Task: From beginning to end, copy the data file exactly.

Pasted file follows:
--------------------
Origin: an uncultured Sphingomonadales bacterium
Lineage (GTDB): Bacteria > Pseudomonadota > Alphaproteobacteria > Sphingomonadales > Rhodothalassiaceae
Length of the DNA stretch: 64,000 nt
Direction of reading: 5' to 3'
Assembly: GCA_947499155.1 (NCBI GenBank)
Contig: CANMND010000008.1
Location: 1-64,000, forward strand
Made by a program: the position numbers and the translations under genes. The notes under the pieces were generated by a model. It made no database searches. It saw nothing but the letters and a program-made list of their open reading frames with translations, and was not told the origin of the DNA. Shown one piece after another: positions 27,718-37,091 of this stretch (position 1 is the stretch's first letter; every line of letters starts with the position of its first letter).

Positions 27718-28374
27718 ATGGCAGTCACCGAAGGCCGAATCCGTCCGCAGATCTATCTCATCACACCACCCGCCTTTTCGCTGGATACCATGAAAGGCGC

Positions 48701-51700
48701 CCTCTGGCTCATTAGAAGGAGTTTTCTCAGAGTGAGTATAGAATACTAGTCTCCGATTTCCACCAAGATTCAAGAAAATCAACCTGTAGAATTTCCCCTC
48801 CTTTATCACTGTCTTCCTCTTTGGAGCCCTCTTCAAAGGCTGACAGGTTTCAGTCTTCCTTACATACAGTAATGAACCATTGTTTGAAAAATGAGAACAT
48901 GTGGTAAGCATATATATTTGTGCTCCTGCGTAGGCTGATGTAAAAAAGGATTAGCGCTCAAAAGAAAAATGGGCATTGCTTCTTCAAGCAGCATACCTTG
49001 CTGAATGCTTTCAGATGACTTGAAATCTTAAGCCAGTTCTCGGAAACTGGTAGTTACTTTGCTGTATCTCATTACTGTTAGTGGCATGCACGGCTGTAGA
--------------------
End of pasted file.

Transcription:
Origin: an uncultured Sphingomonadales bacterium
Lineage (GTDB): Bacteria > Pseudomonadota > Alphaproteobacteria > Sphingomonadales > Rhodothalassiaceae
Length of the DNA stretch: 64,000 nt
Direction of reading: 5' to 3'
Assembly: GCA_947499155.1 (NCBI GenBank)
Contig: CANMND010000008.1
Location: 1-64,000, forward strand
Made by a program: the position numbers and the translations under genes. The notes under the pieces were generated by a model. It made no database searches. It saw nothing but the letters and a program-made list of their open reading frames with translations, and was not told the origin of the DNA. Shown one piece after another: positions 27,718-37,091 of this stretch (position 1 is the stretch's first letter; every line of letters starts with the position of its first letter).

Positions 27718-28374
27718 ATGGCAGTCACCGAAGGCCGAATCCGTCCGCAGATCTATCTCATCACACCACCCGCCTTTTCGCTGGATACCATGAAAGGCGC

Positions 48701-51700
48701 CCTCTGGCTCATTAGAAGGAGTTTTCTCAGAGTGAGTATAGAATACTAGTCTCCGATTTCCACCAAGATTCAAGAAAATCAACCTGTAGAATTTCCCCTC
48801 CTTTATCACTGTCTTCCTCTTTGGAGCCCTCTTCAAAGGCTGACAGGTTTCAGTCTTCCTTACATACAGTAATGAACCATTGTTTGAAAAATGAGAACAT
48901 GTGGTAAGCATATATATTTGTGCTCCTGCGTAGGCTGATGTAAAAAAGGATTAGCGCTCAAAAGAAAAATGGGCATTGCTTCTTCAAGCAGCATACCTTG
49001 CTGAATGCTTTCAGATGACTTGAAATCTTAAGCCAGTTCTCGGAAACTGGTAGTTACTTTGCTGTATCTCATTACTGTTAGTGGCATGCACGGCTGTAGA